How much lower will Nokia (NYSE: NOK ) go? Or has it already hit rock bottom? That's the question that seems to be on every investor's mind as we read about the latest round of drastic job cuts and closing down of manufacturing facilities by the once-mighty Finnish cell-phone giant.
The recent gloomy scenario should make at least one other company sit up and take notice, since its efforts to break into the fiercely competitive mobile sector depends in part on Nokia's fortunes in the days ahead. Step right up, Microsoft (Nasdaq: MSFT ) .
With Nokia's fortunes spiraling downward, Microsoft -- whose operating system is active on just 2.2% of smartphones worldwide, compared with 23% for Apple's (Nasdaq: AAPL ) iOS and 59% for Google's (Nasdaq: GOOG ) Android -- has every right to feel upset. It hasn't gotten a very good return in exchange for paying up $1 billion to Nokia annually for having its Windows operating system feature on the Lumia line of phones.
From Nokia's point of view, the job cuts and resizing efforts are more than necessary. Its shares have lost a staggering 92% since the iPhone was launched back in 2007. Since then, all it's done is sit back and watch as Apple and Google developed a stranglehold on the market. Most analysts remain skeptical about its future, and when I hear that the latest round of layoffs includes parts of Nokia's research and development team, the very source of its innovation, it makes me wonder whether the company has given up already. With the present state of its smartphone strategy, Mr. Softy can't afford to see Nokia go down and, as some suggest, may actually pump in more cash to save its beleaguered partner.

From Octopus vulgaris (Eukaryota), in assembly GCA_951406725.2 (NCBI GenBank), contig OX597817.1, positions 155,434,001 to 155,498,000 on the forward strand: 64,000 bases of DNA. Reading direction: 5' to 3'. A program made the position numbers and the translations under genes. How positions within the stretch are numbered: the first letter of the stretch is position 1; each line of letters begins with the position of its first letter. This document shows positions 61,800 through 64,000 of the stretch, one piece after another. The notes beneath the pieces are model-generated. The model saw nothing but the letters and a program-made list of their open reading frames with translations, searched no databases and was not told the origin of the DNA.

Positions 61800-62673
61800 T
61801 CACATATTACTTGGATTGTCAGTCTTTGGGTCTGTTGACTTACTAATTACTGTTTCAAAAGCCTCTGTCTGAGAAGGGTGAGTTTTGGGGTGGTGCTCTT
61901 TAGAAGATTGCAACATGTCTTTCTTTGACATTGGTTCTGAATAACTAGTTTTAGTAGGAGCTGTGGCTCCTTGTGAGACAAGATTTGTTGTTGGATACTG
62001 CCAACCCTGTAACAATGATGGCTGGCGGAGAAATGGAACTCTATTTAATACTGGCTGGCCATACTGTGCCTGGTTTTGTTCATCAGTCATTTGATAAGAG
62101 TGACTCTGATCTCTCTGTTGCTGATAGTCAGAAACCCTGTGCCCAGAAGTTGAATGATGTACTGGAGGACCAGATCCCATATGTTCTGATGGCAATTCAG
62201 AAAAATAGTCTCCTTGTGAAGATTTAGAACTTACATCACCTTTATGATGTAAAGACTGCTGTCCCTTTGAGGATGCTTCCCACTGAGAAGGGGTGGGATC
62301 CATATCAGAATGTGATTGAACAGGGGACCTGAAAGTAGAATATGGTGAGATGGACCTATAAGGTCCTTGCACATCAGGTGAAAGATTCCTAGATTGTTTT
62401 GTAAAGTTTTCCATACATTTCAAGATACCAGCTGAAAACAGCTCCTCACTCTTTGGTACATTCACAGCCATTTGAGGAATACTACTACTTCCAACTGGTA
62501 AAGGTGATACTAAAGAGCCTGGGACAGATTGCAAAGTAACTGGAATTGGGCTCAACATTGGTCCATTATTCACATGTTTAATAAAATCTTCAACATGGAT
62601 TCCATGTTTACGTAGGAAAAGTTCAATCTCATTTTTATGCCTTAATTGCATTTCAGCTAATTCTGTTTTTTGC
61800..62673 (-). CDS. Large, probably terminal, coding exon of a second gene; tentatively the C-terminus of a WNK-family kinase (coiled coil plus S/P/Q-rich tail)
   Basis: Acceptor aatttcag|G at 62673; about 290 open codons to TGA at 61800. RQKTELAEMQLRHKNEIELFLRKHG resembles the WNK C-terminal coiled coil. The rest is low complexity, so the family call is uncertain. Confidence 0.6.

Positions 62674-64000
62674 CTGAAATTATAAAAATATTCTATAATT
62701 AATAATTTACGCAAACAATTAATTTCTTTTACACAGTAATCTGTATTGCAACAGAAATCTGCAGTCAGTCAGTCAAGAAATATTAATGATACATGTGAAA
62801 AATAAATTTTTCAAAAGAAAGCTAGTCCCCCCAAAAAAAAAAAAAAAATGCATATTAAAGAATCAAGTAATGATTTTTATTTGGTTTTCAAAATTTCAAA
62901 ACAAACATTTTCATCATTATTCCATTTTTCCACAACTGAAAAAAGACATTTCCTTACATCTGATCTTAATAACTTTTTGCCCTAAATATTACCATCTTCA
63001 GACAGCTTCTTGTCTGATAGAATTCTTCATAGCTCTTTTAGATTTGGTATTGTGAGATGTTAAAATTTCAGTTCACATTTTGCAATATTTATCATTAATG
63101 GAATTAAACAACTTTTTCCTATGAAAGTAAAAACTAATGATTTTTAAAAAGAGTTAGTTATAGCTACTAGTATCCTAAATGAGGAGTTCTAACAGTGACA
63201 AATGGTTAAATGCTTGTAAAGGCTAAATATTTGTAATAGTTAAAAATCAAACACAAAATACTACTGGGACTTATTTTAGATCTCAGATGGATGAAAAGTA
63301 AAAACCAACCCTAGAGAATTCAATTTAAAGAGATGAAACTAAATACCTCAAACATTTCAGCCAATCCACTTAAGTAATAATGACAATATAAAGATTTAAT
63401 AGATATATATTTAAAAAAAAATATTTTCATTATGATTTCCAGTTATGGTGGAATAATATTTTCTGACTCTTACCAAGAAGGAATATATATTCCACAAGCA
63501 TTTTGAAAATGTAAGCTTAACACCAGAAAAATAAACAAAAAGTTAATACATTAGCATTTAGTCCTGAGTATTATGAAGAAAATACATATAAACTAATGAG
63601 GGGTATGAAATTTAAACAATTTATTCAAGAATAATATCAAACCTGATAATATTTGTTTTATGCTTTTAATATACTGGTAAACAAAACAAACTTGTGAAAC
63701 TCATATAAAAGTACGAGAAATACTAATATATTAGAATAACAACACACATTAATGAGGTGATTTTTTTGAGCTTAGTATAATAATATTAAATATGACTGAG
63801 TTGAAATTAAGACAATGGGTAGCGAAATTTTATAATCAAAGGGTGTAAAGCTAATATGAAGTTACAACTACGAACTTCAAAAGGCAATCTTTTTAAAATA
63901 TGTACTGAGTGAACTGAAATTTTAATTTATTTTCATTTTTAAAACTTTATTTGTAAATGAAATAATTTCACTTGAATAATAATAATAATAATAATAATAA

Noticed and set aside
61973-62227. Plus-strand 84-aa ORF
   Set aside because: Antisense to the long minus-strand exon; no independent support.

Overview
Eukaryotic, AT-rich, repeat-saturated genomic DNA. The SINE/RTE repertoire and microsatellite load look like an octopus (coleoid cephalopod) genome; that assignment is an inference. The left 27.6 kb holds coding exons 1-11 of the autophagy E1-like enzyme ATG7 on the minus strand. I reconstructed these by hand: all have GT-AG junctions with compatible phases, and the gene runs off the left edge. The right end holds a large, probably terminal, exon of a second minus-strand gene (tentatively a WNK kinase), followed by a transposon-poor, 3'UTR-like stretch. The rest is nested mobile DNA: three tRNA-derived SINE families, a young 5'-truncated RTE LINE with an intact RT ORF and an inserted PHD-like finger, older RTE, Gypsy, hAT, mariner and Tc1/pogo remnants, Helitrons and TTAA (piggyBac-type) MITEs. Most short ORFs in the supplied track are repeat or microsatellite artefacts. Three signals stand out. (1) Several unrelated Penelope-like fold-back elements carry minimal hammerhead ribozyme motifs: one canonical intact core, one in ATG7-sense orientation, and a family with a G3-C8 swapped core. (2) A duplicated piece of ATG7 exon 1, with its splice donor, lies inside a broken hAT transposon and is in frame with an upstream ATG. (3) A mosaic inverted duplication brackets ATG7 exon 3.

Not that Nokia is completely devoid of potential bright spots on the horizon. CEO Stephen Elop's strategy of extending the Lumia's reach to more than 30 countries -- which includes emerging markets such as Mexico and Brazil -- reveals the seriousness of his efforts, as do Nokia's collaborations with providers such as China Telecom and AT&T. How well any of this will work, of course, is anybody's guess. For now, Microsoft seems to have few other options but to hope for the best.
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